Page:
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Ex-Rangers owner Corbett dies at 75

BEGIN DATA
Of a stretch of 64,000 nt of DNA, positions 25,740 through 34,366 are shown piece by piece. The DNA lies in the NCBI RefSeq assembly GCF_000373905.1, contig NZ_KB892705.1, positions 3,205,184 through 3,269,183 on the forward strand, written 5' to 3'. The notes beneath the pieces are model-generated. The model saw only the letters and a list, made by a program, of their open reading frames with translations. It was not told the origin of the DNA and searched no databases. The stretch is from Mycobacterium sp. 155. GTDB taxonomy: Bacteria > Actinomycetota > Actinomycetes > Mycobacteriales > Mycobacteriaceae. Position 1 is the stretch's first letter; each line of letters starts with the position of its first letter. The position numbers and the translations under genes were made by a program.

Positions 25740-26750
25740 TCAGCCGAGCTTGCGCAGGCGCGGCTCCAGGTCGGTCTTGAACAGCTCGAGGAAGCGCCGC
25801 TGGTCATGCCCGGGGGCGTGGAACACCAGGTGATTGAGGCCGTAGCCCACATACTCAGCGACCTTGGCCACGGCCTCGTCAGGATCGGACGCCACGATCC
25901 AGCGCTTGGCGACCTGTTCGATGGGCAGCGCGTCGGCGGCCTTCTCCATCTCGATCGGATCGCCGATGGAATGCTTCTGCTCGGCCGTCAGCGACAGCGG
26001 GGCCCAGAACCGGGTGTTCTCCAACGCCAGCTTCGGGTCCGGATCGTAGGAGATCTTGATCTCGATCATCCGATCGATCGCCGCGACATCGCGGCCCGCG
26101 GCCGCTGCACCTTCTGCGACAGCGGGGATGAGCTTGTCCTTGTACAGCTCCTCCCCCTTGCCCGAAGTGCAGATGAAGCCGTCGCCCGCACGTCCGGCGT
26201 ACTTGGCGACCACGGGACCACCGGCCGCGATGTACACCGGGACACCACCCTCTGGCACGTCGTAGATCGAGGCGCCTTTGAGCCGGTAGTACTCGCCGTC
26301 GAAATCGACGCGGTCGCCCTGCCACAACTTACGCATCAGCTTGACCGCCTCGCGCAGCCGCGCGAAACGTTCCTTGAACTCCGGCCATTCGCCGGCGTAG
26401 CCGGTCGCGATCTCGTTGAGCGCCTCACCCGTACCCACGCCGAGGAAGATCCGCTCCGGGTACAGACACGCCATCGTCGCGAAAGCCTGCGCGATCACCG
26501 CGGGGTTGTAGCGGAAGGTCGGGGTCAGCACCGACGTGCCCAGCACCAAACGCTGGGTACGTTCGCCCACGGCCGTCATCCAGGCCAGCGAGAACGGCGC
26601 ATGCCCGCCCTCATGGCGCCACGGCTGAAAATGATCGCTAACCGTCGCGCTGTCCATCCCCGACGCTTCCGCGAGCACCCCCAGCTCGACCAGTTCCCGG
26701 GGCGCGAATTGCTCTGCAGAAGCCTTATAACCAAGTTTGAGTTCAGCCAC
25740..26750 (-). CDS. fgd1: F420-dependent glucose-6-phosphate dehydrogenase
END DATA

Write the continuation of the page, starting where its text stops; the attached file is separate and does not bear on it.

Associated Press Brad Corbett, who owned the Texas Rangers from 1974 to 1980 and wasn’t afraid to regularly switch out managers, died on Christmas Eve. He was 75. Corbett’s daughter, Pamela Corbett Murrin, told the Associated Press that her father died peacefully in his sleep on Monday. She said he had not been sick recently. “His tenure as owner was marked by a passion and drive to bring a winning team to the fans of North Texas.” the team said in a statement. At Corbett’s helm, the team had six managers in six years — four in the 1977 season alone. An article on the Rangers’ website also said the team had its first four winning seasons under Corbett and finished second in the AL West three times. The 94 wins in 1977 were the most in team history until 1999. Corbett was directly involved in decision-making, including player transactions. Corbett traded away three future hall of fame pitchers — Ferguson Jenkins, Gaylord Perry and Bert Blyleven — during his tenure. Corbett made his money in the plastics business, turning a $300,000 loan from the Small Business Administration into a multimillion-dollar company that sold plastic pipes for industrial use. Just three seasons after the Rangers had moved from Washington, D.C., Corbett bought the team from Bob Short. He sold the team to Fort Worth oil man Eddie Chiles in 1980, when both the Rangers and Corbett’s other ventures were struggling financially.

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